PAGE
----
posted by kozad at 9:35 PM on March 13, 2009


Until cities are made livable - comfortable, practical and thrifty - more and more once-proud cities will slowly die.

That should really say "American cities". Your list of woes is more about America's unique urban donut problem than cities in general.
posted by dydecker at 9:47 PM on March 13, 2009 [1 favorite]


a little too depressing for photo-essays.

You know, there really is no such thing, and I say that lovingly.
posted by longsleeves at 11:54 PM on March 13, 2009


I also did a post on Marchand and Meffre two years ago, mainly worth reading now for the fine links others added to it.
posted by melissa may at 3:21 AM on March 14, 2009


Perhaps, but this sort of change is not caused by an inscrutable force of nature, like glaciation. It's caused by people and their policies. Detroit's decline is a result of neglect.

yeah, but every city exists for a reason. and it's usually something pretty practical, like because it is close to resources (minerals, timber, good farmland) and at a good location for transport (a port, a river, etc). if the reason for a city disappears, then the city will go too.... unless you are extremely creative and smart about it, and even then you've only got a half a shot at it. so i would say the slow decline of the US auto industry is, more or less, a natural event that's killing off detroit. it's like an exaggerated mining town running out of ore.

perhaps the "lesson" referred to by rollbiz is that cities don't always grow, sometimes they shrink, and that's just how it is. and we should learn how to recognize when this process has started, and gracefully accomodate the decrease in population/businesses instead of desperately trying to get it to grow again and giving up.
posted by molecicco at 3:48 AM on March 14, 2009 [1 favorite]


I'm a St. Louisan myself, and have lived here my entire life, except for my adventurous days in the military. The North County blight was there 28 years ago when I was looking for my first apartment (and trying NOT to join the military). I saw an ad for a 3-bedroom apartment in the bad area of North County and was amazed at how cheap it was. I went there and it was a pretty rough neighborhood, crack dealers up and down the street. The apartment itself was actually not too bad, but holy crap, no way could I, a white dude, live there. I'm not some racist asshole, but when you're the ONLY white dude within a mile, living on a street full of crack dealers, well, that just didn't look very survivable. Yet that apartment was the best I could afford, so that fact decided my fate for me: the Army got my services in return for food, shelter, clothes, a little pay, and some training. And some disciprine, as Stan Marsh would say.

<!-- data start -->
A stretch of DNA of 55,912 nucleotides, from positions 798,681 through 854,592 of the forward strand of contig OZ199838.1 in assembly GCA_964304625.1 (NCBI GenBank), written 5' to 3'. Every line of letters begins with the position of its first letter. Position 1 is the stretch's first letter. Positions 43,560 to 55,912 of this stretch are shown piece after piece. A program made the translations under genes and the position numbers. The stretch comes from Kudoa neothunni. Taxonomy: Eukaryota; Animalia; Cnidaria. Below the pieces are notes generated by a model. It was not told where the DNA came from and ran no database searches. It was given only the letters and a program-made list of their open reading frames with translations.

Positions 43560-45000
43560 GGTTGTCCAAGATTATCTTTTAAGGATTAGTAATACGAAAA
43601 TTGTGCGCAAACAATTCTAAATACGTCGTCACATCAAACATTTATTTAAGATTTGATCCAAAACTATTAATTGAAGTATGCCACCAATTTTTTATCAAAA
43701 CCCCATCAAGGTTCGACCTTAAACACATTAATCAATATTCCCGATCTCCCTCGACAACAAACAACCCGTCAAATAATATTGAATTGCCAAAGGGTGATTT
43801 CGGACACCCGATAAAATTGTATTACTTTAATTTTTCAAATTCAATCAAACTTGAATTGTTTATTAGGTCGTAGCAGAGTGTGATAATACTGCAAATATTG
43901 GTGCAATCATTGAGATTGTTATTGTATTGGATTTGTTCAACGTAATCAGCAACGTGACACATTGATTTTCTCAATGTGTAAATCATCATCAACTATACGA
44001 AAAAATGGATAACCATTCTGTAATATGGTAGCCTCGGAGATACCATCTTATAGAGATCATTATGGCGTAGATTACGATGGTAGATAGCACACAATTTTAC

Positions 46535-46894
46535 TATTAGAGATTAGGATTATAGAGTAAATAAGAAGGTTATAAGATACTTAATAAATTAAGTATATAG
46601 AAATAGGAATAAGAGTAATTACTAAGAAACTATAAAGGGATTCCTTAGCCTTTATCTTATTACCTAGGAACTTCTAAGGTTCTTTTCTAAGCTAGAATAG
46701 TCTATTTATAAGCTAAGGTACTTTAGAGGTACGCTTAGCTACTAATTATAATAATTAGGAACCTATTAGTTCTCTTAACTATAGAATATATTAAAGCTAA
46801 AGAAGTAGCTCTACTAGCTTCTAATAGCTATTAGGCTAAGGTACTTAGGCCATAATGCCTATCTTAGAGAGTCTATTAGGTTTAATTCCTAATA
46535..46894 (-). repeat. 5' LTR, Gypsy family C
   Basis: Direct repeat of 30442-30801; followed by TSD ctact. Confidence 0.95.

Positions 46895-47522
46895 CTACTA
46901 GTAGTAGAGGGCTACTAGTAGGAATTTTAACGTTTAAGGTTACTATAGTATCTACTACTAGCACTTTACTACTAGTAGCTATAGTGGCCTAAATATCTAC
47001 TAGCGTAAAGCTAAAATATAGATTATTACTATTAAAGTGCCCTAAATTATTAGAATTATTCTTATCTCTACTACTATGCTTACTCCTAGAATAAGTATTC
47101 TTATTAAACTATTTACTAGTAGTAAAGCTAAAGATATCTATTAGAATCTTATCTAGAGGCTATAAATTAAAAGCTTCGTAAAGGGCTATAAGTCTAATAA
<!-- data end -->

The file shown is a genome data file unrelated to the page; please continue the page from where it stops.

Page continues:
Now I live in the city, but fifty feet away is the county. My neighborhood, where I've now been for nigh 20 years, is really quite nice, one of those upper middle-class quiet areas one block away from vibrant city life. Within one block of me: Forest Park (one of the nicest public parks in the country), a movie theater, a gas station, a bank, a Chinese restaurant, a taco joint, a bar, and a Subway store. Within one mile: a grocery store, a big movie theater, two drugstores, several more gas stations, many restaurants, two hospitals, and much more. I mean, really, if I was willing to walk a mile or two, I'd not need a car at all most weeks. As it is, between us, my significant other and I put a mere 3500 miles on the car in the entirety of last year. We could have walked those miles (but we're lazy).

North County still has the same old blighted areas. The city is a little nicer than it once was though, especially downtown with the new stadium and other construction. St. Louis is not going to end up like going down as hard as Detroit has. It feels like St. Louis City has more or less hit bottom and has been on a very slow and very mild upswing for the last five years or so. There's really nowhere to go but up anymore. The only thing that'd cause St. Louis to end up like Detroit would be if the Mississippi River dried up. As long as the river's there, there will always be a reason for St. Louis to exist, in one form or another.